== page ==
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Travel Logs February 2016

Compulsive Traveler

Exploring the Art and History and Beauty and More of Montreal

By Sandra Scott

If the Art‑Deco Aldred Building on the Place d’Armes looks familiar, there is a reason. It is a smaller and earlier version of NYC’s Empire State Building.

In 1535 Jacques Cartier, the French explorer searching for a route to Asia, sailed into the St. Lawrence River but it wasn’t until 1609 that Samuel de Champlain established a trading post in what is now called Old Montreal, making him the founder of New France. Today the metropolis is Canada’s second largest city and one place to get a taste of France culture.

  1. Getting acquainted: Get to know Montreal on a hop‑on hop‑off tour that hits all the highlights along with an informative narration. Consider taking it around for one complete loop and then decide what venues you are most interested in. There is never enough time to do everything.
  2. The history: For a great introduction to the origins of Montreal visit the Museum Pointe‑a‑Calliere where the lower level has ruins from the different eras of Montreal. At the 18th century Chateau Ramezay, learn more about the history of the area and Benjamin Franklin’s attempt to persuade the Canadians to aid in the American Revolution.
  3. Old Montreal: Walk around old Montreal. Wander Saint‑Paul Street and other cobblestone streets soaking up the ambiance of the Old World flavor of Montreal. Discover your own favorite spots, do a little shopping and dining.
  4. Architecture: The Gothic Revival Norte‑Dame Basilica has a grand interior. If the Art‑Deco Aldred Building on the Place d’Armes looks familiar, there is a reason. It is a smaller and earlier version of NYC’s Empire State Building. The Canadian Centre for Architecture is a museum dedicated to architecture.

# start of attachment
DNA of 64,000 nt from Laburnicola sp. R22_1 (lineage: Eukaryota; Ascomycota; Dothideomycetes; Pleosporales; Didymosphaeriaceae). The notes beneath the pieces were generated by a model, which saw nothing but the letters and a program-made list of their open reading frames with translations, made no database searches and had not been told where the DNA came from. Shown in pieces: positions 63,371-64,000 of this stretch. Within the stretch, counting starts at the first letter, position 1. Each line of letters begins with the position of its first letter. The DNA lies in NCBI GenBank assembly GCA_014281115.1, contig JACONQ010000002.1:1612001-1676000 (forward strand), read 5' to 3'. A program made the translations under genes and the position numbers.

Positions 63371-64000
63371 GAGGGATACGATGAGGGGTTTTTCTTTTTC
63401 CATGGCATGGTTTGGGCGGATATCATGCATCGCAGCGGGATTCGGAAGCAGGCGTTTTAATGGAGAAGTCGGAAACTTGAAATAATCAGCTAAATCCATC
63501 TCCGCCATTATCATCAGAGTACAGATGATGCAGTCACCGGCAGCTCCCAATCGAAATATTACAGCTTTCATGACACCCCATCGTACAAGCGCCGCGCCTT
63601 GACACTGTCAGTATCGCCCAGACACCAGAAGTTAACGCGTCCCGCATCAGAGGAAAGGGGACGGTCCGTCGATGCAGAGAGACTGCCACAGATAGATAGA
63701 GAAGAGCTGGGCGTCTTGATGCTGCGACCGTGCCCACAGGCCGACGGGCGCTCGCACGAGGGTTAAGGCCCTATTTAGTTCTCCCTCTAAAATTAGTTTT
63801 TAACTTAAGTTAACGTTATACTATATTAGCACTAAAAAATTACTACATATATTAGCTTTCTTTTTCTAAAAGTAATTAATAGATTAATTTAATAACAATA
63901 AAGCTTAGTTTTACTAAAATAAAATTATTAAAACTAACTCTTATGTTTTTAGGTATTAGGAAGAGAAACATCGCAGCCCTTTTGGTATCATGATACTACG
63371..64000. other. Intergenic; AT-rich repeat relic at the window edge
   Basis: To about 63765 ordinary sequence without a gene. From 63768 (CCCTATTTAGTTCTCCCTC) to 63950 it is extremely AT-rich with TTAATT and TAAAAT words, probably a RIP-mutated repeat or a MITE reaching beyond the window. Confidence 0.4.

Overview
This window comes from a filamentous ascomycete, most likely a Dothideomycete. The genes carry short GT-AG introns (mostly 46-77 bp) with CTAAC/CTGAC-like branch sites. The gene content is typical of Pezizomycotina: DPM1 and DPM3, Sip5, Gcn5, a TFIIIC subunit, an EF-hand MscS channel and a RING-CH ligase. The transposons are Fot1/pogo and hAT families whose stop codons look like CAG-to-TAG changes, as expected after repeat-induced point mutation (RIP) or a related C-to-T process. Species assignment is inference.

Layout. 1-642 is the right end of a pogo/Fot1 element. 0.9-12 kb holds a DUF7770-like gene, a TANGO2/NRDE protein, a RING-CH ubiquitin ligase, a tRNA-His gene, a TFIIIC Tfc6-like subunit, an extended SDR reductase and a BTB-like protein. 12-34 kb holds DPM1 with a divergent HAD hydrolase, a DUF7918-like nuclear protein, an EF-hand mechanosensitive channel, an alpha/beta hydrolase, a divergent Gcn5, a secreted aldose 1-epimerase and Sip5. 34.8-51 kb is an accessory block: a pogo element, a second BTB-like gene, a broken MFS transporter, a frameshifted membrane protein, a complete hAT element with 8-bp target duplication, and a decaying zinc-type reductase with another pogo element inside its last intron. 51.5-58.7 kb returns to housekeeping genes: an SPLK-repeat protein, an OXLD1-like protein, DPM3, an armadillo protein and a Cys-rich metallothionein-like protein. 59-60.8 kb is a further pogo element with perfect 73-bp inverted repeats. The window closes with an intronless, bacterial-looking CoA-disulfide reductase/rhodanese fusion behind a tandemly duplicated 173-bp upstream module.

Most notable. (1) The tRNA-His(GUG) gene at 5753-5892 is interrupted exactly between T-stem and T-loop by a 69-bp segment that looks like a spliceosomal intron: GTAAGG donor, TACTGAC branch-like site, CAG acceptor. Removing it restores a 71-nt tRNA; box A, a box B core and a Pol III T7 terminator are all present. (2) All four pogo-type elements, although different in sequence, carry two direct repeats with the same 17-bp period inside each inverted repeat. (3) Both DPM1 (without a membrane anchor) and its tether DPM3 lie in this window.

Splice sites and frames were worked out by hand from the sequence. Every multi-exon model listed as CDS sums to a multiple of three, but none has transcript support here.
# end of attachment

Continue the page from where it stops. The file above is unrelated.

5. Arts: The Montreal Museum of Fine Arts has one of the largest collections in Canada featuring many artistic disciplines including fine arts, music, and film. The Orchestre Symphonique de Montreal with its excellent acoustics has a new home in the Palace of Arts and is a venue for a variety of presentations. There are a slew of galleries in the city including two Inuit art galleries.
  6. Parks and gardens: The city has a variety of parks scattered throughout the city including the large Mount Royal Park designed by the fame Frederick Olmstead which offers excellent views overlooking the city plus a variety of activities including hiking. Do not miss the Botanical Gardens with 10 greenhouses representing different bio zones and more than 20 thematic gardens.
  7. Sports: When it comes to sports Montreal has it all. The best known is the Montreal Canadiens of the National Hockey League. There is also a professional soccer and football team. Hear the roar during the annual Formula One Canadian Grand Prix and the Grand Am Sports Car Series. For participatory activities there are rental bikes, golf courses, skating rinks, swimming pools, and hiking trails.
  8. Shopping: The weather in Montreal is never a deterrent to shopping as so much of the city’s stores are connected underground. The silver dome of the Marche Bonsecours is hard to miss. It has served many purposes over the years. Today it houses shops where nearly all the items are Canadian-made plus artwork, restaurants, and a textile/fashion museum.
  9. Food: Montreal offers everything from the iconic Bear Tails in the morning to fine dining in the evening at up‑scale Chez L'epicier. Check out the restaurants in the Chinese and Italian enclaves or restaurants that feature Portuguese, Lebanese, and Eastern European cuisine.
  10. Unique: The religious faithful will want to climb the 283 steps of the Saint Joseph Oratory. John Lennon fans should consider staying in Room 1742 at the Fairmont’s Queen Elizabeth where Lennon wrote “Give Peace a Chance” during his “Bed‑In.” Finally, learn about the amazing world of insects at the Insectarium.


Sandra Scott travels the globe recording the top attractions at every destination.

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